Gnanesh Kunal

y² mod p = ⟮x³ +7⟯ mod p

Install packages & libraries on your local paths

Fedora is my favorite Linux distribution which is sponsored by Red Hat. Fedora 28 is out with a lot of features. Instead of upgrading my fedora using dnf-plugin-system-upgrade or the GNOME Software way, I'd always like to download the ISO and install it from a USB Flash Drive (cause that returns a pointer to the ISO and I could use it anywhere (ಠ⌣ಠ)).

I have a love/hate relationship is with the Red Hat's Automatic Partition which usually leaves with just 50GB for the Computer (/) and the rest for your $HOME. So I usually do Manual Partition and give the partitions the right space. But Automatic Partitions will save you some time by automatically giving other partitions the right amount of space.

This time, I opted for Automatic Partition and now I'm left with just 52.6GB. Actually its just 42.7GB after doing dnf upgrade. In my past, the first time when I've given Fedora a try, I used it for more days than I thought I would and I was struggling with <12GB of free space. That was the time, I thought, I wish I had known how to configure and install libraries on my local paths without letting everything existing packages down(pkg-config).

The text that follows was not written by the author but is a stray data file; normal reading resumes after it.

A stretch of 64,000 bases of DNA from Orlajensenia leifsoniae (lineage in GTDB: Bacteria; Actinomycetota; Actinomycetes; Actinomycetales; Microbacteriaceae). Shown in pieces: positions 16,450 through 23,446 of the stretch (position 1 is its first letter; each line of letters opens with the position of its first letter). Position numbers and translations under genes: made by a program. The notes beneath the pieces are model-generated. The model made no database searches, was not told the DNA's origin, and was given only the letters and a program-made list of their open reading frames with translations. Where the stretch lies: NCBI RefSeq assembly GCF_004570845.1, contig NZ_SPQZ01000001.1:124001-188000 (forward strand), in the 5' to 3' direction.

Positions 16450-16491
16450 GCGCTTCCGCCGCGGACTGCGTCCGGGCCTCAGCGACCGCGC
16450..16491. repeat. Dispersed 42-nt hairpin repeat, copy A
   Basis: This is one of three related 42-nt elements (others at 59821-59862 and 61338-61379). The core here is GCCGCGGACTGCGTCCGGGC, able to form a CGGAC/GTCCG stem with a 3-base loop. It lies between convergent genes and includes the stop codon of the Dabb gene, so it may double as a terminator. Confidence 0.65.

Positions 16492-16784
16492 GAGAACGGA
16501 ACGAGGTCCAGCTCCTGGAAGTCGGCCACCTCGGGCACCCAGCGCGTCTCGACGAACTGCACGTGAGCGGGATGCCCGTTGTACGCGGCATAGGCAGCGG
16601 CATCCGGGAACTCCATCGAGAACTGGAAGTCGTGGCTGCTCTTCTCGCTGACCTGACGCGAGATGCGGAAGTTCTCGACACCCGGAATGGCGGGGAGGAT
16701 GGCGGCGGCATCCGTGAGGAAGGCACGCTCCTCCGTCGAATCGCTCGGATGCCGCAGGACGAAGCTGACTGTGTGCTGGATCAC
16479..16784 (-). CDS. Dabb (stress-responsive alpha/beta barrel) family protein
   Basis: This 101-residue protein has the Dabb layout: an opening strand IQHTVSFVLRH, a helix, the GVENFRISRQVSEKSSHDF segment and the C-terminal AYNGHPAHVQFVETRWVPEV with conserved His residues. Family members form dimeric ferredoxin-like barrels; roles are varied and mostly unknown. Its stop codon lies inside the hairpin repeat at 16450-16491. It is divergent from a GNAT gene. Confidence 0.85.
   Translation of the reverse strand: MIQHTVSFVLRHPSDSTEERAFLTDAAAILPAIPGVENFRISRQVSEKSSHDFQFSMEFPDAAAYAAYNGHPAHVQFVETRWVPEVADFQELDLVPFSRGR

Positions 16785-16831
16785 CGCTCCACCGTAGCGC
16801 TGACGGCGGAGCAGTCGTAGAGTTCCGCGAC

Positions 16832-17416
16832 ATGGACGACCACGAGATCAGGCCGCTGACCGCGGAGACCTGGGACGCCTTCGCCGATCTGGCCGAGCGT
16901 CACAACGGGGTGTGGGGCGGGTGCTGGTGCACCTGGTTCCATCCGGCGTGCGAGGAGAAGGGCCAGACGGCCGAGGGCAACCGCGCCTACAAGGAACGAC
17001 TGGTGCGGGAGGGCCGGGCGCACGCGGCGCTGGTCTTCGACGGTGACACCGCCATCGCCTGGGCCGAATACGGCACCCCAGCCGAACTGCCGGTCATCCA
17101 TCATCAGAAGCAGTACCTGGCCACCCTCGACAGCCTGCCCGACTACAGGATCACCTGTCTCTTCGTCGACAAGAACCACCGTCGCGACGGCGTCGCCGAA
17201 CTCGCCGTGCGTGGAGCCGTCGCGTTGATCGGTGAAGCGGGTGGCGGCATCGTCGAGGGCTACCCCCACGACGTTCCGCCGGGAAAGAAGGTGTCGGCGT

Now, I've finally found a way to install libraries on my own path. I like to use $HOME/.local/.

The Usual way

Usually, When you compile libraries from source, the usual way would be

sudo make install


sudo make install

Where do you think the libraries get installed?

That's /usr/local/include for headers, /usr/local/lib/ for your libraries that you can link with your programs. And also, pkg-config easily finds your libraries and packages.

What if you have less space on your Computer or like to install a package in a different location (like as I said $HOME/.local/)?

What You Need To Do

Well, that's easy though. The configure script also has a --prefix argument that allows you to install the package on given path.

./configure --prefix $HOME/.local
make install

Note that you don't need the sudo command, as the $HOME doesn't require you to have root privileges.

After installing

[monster@monster json-c]$ whereis json-c
json-c: /home/monster/.local/include/json-c

But will your packages be found and linked to other programs that use this packages?

Now I could finally install packages on my local paths. (YAY) Will I be able to use it? The answer is NO. (BOOO)

You must add the path to your $PATH variable.

# ~.bashrc
export PATH="$PATH:$HOME/.local/lib:$HOME/.local/share:$HOME/.local/include:$HOME/.local/bin"

Sometimes you get complains about shared libraries.

# ~/.bashrc
export LIBRARY_PATH="$LIBRARY_PATH:$HOME/.local/lib"

Also, you love pkg-config

# ~/.bashrc
export PKG_CONFIG_PATH="$PKG_CONFIG_PATH:$HOME/.local/lib/pkgconfig"

When you manually compile, your C/C++ compiler complains that it couldn't find the headers.

# ~/.bashrc
export CPATH="$CPATH:$HOME/.local/include"
export C_INCLUDE_PATH="$C_INCLUDE_PATH:$HOME/.local/include"


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